Some Important Land
marks in the Advancement of Fuzzy theory




Zadeh introduces the idea of Type-n fuzzy sets and, therefore,
Type-2 fuzzy sets. 1975. Zadeh presents the definition of Type n Fuzzy Sets.


Grattan-Guinness presents the notion of Set Values Fuzzy Sets
as well as some operations based on previous developments for many-valued algebras.


Atanassov presents the definition of Atanassov Intuitionistic
Fuzzy Sets


Dubois and Prade introduce the definition of Fuzzy Rough Sets


Zhang presents the definition of Bipolar Valued Fuzzy Sets of


Liang and Mendel introduce the idea of Interval Type-2 Fuzzy


Lee introduces a new concept with the name of bipolar-valued
Fuzzy Sets.


Smaradache introduces the concept of Nutrosophic sets.


Yager gives the idea of Pythagorean Fuzzy Sets.


Mesiarova-Zemankova et
al. present the concept of m-Polar Valued Fuzzy Sets.



analysis of system reliability often requires the use of subjective judgements,
uncertain data and approximate system models. By allowing imprecision and
approximate analysis fuzzy logic provides effective tools for characterizing
system reliability.  Indeed, the applications of fuzzy logic,
once thought to be an obscure mathematical curiosity, can be found in many
engineering and scientific works.

Fuzzy logic has been used in numerous
applications such as facial pattern recognition, air conditioners, washing
machines, vacuum cleaners, antiskid braking systems, transmission systems,
control of subway systems and unmanned helicopters, knowledge-based systems for
multi-objective optimization of power systems, weather forecasting systems,
models for new product pricing or project risk assessment, medical diagnosis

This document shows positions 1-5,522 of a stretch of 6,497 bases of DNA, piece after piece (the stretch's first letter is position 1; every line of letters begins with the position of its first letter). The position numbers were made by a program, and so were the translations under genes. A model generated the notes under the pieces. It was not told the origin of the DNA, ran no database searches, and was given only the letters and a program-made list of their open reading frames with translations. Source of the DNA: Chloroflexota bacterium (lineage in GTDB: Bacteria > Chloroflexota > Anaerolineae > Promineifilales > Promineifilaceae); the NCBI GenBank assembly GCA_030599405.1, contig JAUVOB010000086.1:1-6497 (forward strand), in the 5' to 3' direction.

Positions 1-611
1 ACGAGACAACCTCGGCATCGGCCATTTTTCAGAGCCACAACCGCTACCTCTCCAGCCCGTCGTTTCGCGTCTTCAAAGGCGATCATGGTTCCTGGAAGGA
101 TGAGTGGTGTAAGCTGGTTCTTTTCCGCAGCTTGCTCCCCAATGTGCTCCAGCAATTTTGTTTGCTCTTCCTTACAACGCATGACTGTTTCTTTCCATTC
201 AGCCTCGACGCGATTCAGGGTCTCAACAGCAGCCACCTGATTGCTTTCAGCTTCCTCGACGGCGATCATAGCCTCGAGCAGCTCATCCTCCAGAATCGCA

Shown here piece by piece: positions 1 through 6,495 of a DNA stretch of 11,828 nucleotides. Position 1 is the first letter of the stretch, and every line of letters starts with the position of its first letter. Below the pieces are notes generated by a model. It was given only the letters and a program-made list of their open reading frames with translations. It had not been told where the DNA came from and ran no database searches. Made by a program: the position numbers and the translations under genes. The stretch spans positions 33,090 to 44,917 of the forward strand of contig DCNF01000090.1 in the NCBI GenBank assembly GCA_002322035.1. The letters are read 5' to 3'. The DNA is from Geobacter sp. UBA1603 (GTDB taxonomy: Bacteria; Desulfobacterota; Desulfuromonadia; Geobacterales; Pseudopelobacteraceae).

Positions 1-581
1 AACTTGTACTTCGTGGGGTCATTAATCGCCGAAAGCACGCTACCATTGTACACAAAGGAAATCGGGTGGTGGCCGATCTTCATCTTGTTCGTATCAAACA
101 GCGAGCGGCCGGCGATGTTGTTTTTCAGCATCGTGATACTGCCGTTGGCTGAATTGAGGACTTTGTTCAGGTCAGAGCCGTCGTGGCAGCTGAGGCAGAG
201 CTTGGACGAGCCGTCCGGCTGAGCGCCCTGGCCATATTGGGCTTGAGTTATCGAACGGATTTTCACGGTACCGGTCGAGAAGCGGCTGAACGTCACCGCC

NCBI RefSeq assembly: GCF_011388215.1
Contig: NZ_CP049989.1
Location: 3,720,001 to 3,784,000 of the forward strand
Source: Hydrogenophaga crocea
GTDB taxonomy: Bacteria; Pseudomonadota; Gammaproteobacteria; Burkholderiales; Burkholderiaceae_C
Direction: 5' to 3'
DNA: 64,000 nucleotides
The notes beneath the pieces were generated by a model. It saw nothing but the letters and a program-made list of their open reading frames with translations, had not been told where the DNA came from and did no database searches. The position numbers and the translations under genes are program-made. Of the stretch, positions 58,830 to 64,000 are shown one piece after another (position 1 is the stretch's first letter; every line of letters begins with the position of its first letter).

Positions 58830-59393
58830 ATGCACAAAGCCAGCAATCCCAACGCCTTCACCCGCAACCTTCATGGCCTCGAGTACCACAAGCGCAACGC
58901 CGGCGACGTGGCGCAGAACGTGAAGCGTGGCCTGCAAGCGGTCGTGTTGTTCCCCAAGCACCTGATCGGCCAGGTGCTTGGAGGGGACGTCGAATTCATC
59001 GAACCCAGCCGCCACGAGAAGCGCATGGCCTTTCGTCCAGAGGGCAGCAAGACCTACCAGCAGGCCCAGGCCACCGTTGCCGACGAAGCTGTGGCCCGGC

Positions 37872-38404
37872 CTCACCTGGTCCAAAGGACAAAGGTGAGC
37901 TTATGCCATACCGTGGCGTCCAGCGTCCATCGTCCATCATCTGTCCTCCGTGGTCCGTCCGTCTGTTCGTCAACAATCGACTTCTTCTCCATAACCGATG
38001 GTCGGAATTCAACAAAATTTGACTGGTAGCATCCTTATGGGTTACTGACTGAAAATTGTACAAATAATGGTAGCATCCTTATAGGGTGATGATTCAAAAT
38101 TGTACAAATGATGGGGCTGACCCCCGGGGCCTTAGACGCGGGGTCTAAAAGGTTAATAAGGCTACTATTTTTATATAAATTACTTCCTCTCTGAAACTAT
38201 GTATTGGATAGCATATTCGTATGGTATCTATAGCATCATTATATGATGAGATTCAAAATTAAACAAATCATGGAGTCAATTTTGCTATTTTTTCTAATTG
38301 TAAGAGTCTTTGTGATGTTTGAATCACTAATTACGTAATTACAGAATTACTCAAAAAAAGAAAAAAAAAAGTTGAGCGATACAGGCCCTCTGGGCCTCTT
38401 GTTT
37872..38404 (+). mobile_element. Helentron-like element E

and treatment plans, and stock trading. Fuzzy logic has been successfully used
in numerous fields such as control systems engineering, image processing, power
engineering, industrial automation, robotics, consumer electronics, and
optimization. This branch of mathematics has instilled new life into scientific
fields that have been dormant for a long time. One of the most famous applications of fuzzy logic is that of the
Sendai Subway system in Sendai, Japan. This control of the Nanboku line,
developed by Hitachi, used a fuzzy controller to run the train all day long.
This made the line one of the smoothest running subway systems in the world and
increased efficiency as well as stopping time. This is also an example of the
earlier acceptance of fuzzy logic in the east since the subway went into
operation in 1988. In “Detection and
elimination of a potential fire in engine and battery compartments of hybrid
electric vehicles” by M. S. Dattathreya et al, the authors present a novel
fuzzy deterministic non-controller type (FDNCT) system and an FDNCT inference
algorithm (FIA). The FDNCT is used in an intelligent system for detecting and
eliminating potential fires in the engine and battery compartments of a hybrid
electric vehicle. They also present the simulation results of the comparison
between the FIA and singleton inference algorithms for detecting potential
fires and determining the actions for eliminating them. In “Comparison of
detection and classification algorithms using boolean and fuzzy techniques” by
R. Dixit and H. Singh, the authors compare various logic analysis methods and
present results for a hypothetical target classification scenario. They show
how preprocessing can reasonably preserve result confidence and compare the
results between Boolean, multi-quantization Boolean, and fuzzy techniques.

In conclusion, a word about the methodology of computing
with words (CWW) which is rooted in the concept of a linguistic variable. CWW
opens the door to construction of mathematical solutions of computational
problems which are stated in natural language. In coming years, CWW is likely
to play an increasingly important role in origination and development of
real-life applications of fuzzy logic.